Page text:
Before I launched this site, I had a Tumblr where I documented my thoughts. It was very all over the place as far as content goes, but it was my little corner of the Web and I used it consistently. I interviewed local creatives and interspersed throughout were memes, quotes, and pictures of Paris. All over the place.
When I started fresh with Say Hello to the City, I knew my content would need to be less sporadic and more thoughtful. I think I’ve done a decent job of honing in on things and keep my content “on brand”. Over the years, I've learned quite a bit from running this site, but the biggest lesson I've learned is that having an online presence is important because you never know who's reading.
I wrote a guide to Des Moines a few years ago and whenever I receive random emails, it's usually because of that guide. I receive a lot of random emails, by the way. Like, one time, Emily Henderson emailed me asking for hotel recommendations and then another time, someone from Pinterest reached out about local businesses who used their platform. WHAT?!
These sort of opportunities don't happen to everyone and they definitely wouldn't be happening to me if I wasn't regularly churning out content. By having a persistent web presence, I've found myself on some sort of platform and when you're on a platform, people tend to notice you and opportunities come your way that otherwise wouldn't.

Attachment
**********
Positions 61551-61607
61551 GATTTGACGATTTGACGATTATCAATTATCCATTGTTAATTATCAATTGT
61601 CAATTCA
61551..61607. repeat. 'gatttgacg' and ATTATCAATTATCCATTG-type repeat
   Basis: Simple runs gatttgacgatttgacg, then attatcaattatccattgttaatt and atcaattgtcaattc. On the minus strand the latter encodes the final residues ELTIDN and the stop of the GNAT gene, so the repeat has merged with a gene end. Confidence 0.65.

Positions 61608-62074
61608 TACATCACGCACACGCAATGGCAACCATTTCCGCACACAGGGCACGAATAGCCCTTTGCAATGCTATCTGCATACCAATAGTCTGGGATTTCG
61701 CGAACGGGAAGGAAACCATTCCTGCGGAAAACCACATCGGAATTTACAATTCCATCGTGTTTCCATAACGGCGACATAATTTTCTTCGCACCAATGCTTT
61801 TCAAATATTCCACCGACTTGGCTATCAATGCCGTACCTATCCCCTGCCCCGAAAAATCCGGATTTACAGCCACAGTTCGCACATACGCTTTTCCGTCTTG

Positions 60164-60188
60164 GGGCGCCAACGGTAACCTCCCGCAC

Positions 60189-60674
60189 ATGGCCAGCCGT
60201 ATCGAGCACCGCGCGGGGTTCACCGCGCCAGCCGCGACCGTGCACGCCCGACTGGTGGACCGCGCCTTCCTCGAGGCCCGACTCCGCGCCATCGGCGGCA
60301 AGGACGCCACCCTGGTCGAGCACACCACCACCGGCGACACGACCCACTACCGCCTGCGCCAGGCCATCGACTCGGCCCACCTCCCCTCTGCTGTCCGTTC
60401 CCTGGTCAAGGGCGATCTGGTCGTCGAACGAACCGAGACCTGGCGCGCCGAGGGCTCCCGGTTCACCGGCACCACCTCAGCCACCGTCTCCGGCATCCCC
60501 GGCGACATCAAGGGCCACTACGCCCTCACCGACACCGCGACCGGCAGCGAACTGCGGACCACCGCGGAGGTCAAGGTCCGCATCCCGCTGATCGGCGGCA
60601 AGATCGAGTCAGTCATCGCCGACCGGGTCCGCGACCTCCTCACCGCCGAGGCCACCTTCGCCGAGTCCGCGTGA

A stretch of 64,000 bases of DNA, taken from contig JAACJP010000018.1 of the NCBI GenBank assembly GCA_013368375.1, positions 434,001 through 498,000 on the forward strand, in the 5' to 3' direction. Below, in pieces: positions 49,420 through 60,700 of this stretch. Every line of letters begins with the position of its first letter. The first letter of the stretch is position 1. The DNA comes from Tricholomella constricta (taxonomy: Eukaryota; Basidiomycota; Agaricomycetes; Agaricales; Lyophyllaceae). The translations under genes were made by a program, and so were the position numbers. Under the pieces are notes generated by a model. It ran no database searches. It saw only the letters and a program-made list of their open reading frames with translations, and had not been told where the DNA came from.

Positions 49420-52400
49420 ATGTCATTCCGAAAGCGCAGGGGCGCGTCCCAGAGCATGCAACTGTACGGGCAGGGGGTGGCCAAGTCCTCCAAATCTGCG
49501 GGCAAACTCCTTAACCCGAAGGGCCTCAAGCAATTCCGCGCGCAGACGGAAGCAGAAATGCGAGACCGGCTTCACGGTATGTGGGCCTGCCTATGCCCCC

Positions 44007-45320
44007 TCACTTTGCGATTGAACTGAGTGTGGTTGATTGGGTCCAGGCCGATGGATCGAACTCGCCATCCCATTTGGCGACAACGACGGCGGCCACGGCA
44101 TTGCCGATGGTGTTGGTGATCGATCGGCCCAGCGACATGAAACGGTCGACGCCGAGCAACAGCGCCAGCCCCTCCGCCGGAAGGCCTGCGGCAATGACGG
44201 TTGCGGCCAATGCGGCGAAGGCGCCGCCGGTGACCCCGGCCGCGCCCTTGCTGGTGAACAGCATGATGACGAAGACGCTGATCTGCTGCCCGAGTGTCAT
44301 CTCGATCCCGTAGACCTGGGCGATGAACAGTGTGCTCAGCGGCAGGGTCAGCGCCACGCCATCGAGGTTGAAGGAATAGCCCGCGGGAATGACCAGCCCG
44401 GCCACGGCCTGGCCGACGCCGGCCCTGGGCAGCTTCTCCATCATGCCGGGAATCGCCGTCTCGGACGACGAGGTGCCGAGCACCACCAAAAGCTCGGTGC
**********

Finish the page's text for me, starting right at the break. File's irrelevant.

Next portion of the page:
The Internet (and social media, too) have changed the art of networking. It's so, so easy to shoot someone a message asking for advice and often, they're happy to help! I wouldn’t hesitate to email Emily Henderson if I ever found myself in Los Angeles. Why not?
The bottom line is that having an online presence makes it easier for interesting stuff to happen to you. Like, emails from Emily Henderson or Pinterest. In so many ways, the Internet has rid the world of the idea of "the stranger."
If you think about it: I'm not friends with Emily Henderson, but we're not really strangers either. You know?